Story Source:

The above story is based on materials provided by University Of California, Irvine. Note: Materials may be edited for content and length.


Cite This Page:

University Of California, Irvine. "Insulin-Like Hormone Helps Prevent Heart Muscle Death, Could Lead To Gene Therapies For Diabetes, Heart Disease." ScienceDaily. ScienceDaily, 25 December 2000. <www.sciencedaily.com/releases/2000/12/001225062149.htm>.
University Of California, Irvine. (2000, December 25). Insulin-Like Hormone Helps Prevent Heart Muscle Death, Could Lead To Gene Therapies For Diabetes, Heart Disease. ScienceDaily. Retrieved July 29, 2014 from www.sciencedaily.com/releases/2000/12/001225062149.htm
University Of California, Irvine. "Insulin-Like Hormone Helps Prevent Heart Muscle Death, Could Lead To Gene Therapies For Diabetes, Heart Disease." ScienceDaily. www.sciencedaily.com/releases/2000/12/001225062149.htm (accessed July 29, 2014).

Share This




More Health & Medicine News

Tuesday, July 29, 2014

Featured Research

from universities, journals, and other organizations


Featured Videos

from AP, Reuters, AFP, and other news services

Deadly Ebola Virus Threatens West Africa

Deadly Ebola Virus Threatens West Africa

AP (July 28, 2014) West African nations and international health organizations are working to contain the largest Ebola outbreak in history. It's one of the deadliest diseases known to man, but the CDC says it's unlikely to spread in the U.S. (July 28) Video provided by AP
Powered by NewsLook.com
$15B Deal on Vets' Health Care Reached

$15B Deal on Vets' Health Care Reached

AP (July 28, 2014) A bipartisan deal to improve veterans health care would authorize at least $15 billion in emergency spending to fix a veterans program scandalized by long patient wait times and falsified records. (July 28) Video provided by AP
Powered by NewsLook.com
Two Americans Contract Ebola in Liberia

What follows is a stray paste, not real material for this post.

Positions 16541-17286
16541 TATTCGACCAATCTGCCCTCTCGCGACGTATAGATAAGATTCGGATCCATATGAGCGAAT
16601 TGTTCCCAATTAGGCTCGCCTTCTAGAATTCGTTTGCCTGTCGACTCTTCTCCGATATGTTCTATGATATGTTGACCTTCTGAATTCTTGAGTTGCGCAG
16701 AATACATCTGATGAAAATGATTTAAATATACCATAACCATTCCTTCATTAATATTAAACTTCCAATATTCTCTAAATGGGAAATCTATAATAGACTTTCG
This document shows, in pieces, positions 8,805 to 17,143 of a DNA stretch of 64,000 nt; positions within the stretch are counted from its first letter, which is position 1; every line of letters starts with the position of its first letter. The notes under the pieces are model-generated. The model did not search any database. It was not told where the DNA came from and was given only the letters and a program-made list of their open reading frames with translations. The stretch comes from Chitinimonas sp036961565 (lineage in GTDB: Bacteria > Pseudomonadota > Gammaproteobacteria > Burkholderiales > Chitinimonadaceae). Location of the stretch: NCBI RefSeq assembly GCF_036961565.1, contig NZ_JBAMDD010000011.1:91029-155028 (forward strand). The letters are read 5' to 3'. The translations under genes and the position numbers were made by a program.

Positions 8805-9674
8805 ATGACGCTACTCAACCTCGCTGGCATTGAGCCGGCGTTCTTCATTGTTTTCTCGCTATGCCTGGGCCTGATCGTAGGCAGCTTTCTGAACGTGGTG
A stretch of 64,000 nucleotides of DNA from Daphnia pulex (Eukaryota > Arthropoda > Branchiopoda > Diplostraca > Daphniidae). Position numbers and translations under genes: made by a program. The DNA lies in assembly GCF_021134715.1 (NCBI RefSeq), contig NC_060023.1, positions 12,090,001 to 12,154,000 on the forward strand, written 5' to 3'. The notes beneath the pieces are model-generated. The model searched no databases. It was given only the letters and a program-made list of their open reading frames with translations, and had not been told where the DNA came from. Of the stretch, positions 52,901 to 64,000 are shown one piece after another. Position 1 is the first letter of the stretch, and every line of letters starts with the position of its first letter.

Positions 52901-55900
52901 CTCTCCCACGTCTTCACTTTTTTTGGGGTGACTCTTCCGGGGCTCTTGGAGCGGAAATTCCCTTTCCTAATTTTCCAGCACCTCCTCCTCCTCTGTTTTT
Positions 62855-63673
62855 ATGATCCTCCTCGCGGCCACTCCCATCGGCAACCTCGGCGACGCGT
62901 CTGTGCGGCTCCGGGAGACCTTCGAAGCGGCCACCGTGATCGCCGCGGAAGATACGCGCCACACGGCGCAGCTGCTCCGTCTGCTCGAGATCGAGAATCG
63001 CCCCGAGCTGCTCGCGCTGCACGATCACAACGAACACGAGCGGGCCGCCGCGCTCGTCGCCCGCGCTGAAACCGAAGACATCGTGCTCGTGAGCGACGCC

Two Americans Contract Ebola in Liberia

Reuters - US Online Video (July 28, 2014) Two American aid workers in Liberia test positive for Ebola while working to combat the deadliest outbreak of the virus ever. Linda So reports. Video provided by Reuters
Powered by NewsLook.com
Traditional African Dishes Teach Healthy Eating

Traditional African Dishes Teach Healthy Eating

AP (July 28, 2014) Classes are being offered nationwide to encourage African Americans to learn about cooking fresh foods based on traditional African cuisine. The program is trying to combat obesity, heart disease and other ailments often linked to diet. (July 28) Video provided by AP
Powered by NewsLook.com

Search ScienceDaily

Number of stories in archives: 140,361

Find with keyword(s):
Enter a keyword or phrase to search ScienceDaily for related topics and research stories.

Save/Print:
Share:

Breaking News:
from the past week

In Other News

... from NewsDaily.com

Science News

Health News

Environment News

Technology News



Save/Print:
Share:

Free Subscriptions


Get the latest science news with ScienceDaily's free email newsletters, updated daily and weekly. Or view hourly updated newsfeeds in your RSS reader:

Get Social & Mobile


Keep up to date with the latest news from ScienceDaily via social networks and mobile apps:

Have Feedback?


Tell us what you think of ScienceDaily -- we welcome both positive and negative comments. Have any problems using the site? Questions?
Mobile: iPhone Android Web
Follow: Facebook Twitter Google+
Subscribe: RSS Feeds Email Newsletters
Latest Headlines Health & Medicine Mind & Brain Space & Time Matter & Energy Computers & Math Plants & Animals Earth & Climate Fossils & Ruins